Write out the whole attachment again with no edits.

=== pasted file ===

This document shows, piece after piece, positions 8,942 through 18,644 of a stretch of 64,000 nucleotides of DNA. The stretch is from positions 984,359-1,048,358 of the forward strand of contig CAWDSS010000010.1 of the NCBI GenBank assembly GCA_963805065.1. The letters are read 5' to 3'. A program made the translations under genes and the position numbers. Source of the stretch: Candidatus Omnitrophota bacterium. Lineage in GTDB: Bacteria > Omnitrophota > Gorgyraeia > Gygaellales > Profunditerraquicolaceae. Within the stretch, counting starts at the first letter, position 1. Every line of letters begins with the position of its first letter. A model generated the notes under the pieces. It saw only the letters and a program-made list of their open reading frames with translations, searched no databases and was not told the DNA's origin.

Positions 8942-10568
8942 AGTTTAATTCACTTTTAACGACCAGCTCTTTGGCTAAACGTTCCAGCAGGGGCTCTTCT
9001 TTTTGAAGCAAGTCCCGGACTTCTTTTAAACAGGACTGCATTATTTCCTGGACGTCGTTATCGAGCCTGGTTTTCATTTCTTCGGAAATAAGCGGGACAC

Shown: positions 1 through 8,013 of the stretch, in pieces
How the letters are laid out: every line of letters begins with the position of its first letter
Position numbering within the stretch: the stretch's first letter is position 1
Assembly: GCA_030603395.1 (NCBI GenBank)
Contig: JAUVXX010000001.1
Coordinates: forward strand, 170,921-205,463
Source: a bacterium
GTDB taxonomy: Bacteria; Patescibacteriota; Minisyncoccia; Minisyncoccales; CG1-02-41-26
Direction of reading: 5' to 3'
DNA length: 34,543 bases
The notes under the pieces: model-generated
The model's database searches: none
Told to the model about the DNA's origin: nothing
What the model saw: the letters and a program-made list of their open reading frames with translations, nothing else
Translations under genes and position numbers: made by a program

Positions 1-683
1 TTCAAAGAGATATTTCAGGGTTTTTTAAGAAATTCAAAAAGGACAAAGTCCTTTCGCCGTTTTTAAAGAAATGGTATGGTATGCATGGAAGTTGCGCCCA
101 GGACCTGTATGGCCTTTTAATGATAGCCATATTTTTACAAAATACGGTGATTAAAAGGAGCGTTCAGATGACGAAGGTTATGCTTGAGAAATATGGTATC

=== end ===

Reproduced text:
This document shows, piece after piece, positions 8,942 through 18,644 of a stretch of 64,000 nucleotides of DNA. The stretch is from positions 984,359-1,048,358 of the forward strand of contig CAWDSS010000010.1 of the NCBI GenBank assembly GCA_963805065.1. The letters are read 5' to 3'. A program made the translations under genes and the position numbers. Source of the stretch: Candidatus Omnitrophota bacterium. Lineage in GTDB: Bacteria > Omnitrophota > Gorgyraeia > Gygaellales > Profunditerraquicolaceae. Within the stretch, counting starts at the first letter, position 1. Every line of letters begins with the position of its first letter. A model generated the notes under the pieces. It saw only the letters and a program-made list of their open reading frames with translations, searched no databases and was not told the DNA's origin.

Positions 8942-10568
8942 AGTTTAATTCACTTTTAACGACCAGCTCTTTGGCTAAACGTTCCAGCAGGGGCTCTTCT
9001 TTTTGAAGCAAGTCCCGGACTTCTTTTAAACAGGACTGCATTATTTCCTGGACGTCGTTATCGAGCCTGGTTTTCATTTCTTCGGAAATAAGCGGGACAC

Shown: positions 1 through 8,013 of the stretch, in pieces
How the letters are laid out: every line of letters begins with the position of its first letter
Position numbering within the stretch: the stretch's first letter is position 1
Assembly: GCA_030603395.1 (NCBI GenBank)
Contig: JAUVXX010000001.1
Coordinates: forward strand, 170,921-205,463
Source: a bacterium
GTDB taxonomy: Bacteria; Patescibacteriota; Minisyncoccia; Minisyncoccales; CG1-02-41-26
Direction of reading: 5' to 3'
DNA length: 34,543 bases
The notes under the pieces: model-generated
The model's database searches: none
Told to the model about the DNA's origin: nothing
What the model saw: the letters and a program-made list of their open reading frames with translations, nothing else
Translations under genes and position numbers: made by a program

Positions 1-683
1 TTCAAAGAGATATTTCAGGGTTTTTTAAGAAATTCAAAAAGGACAAAGTCCTTTCGCCGTTTTTAAAGAAATGGTATGGTATGCATGGAAGTTGCGCCCA
101 GGACCTGTATGGCCTTTTAATGATAGCCATATTTTTACAAAATACGGTGATTAAAAGGAGCGTTCAGATGACGAAGGTTATGCTTGAGAAATATGGTATC